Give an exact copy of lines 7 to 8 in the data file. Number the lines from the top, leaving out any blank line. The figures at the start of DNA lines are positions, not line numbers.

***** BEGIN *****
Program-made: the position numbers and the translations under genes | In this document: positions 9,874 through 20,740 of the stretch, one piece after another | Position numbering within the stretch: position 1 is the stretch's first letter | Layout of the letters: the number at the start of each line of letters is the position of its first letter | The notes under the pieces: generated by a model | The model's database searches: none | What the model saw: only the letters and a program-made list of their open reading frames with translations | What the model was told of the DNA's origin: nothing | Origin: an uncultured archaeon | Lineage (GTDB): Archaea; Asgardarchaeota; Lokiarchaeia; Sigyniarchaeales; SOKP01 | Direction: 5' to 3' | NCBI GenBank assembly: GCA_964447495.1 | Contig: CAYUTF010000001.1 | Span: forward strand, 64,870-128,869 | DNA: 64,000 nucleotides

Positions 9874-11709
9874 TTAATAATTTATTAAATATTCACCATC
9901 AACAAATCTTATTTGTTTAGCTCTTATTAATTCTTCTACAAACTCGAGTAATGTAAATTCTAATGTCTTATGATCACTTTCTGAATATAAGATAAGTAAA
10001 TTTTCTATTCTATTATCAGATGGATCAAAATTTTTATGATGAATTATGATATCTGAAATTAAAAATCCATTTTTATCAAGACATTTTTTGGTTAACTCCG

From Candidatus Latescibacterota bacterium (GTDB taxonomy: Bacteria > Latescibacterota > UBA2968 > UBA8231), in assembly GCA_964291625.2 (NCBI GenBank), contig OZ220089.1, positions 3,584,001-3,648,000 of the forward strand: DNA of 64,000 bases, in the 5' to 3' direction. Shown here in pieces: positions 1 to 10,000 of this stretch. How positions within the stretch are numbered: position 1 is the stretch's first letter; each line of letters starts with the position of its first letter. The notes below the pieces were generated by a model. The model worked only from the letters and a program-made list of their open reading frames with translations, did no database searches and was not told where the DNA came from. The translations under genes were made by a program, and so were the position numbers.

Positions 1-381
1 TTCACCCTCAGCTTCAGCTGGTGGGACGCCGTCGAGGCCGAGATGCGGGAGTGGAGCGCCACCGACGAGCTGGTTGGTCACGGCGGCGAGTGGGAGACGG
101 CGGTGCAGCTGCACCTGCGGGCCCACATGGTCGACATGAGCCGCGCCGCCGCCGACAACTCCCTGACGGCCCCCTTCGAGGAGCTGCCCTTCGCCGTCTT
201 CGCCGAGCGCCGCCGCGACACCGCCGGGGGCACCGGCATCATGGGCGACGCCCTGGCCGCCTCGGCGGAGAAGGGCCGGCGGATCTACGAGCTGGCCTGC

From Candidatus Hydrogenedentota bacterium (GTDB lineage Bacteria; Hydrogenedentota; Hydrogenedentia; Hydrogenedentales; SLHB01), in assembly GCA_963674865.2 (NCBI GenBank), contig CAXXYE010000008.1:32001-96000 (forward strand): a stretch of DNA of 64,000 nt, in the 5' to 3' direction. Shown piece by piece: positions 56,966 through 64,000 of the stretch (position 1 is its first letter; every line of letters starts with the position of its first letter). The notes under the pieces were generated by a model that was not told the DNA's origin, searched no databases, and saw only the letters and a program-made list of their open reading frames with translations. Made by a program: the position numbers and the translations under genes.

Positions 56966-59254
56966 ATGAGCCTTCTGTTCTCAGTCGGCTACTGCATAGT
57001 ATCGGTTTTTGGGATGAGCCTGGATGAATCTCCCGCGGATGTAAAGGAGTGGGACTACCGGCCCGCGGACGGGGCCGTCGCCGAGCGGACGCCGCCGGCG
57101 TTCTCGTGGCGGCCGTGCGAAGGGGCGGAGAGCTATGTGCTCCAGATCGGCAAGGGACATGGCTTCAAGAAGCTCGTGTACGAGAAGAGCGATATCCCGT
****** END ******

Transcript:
Positions 1-381
1 TTCACCCTCAGCTTCAGCTGGTGGGACGCCGTCGAGGCCGAGATGCGGGAGTGGAGCGCCACCGACGAGCTGGTTGGTCACGGCGGCGAGTGGGAGACGG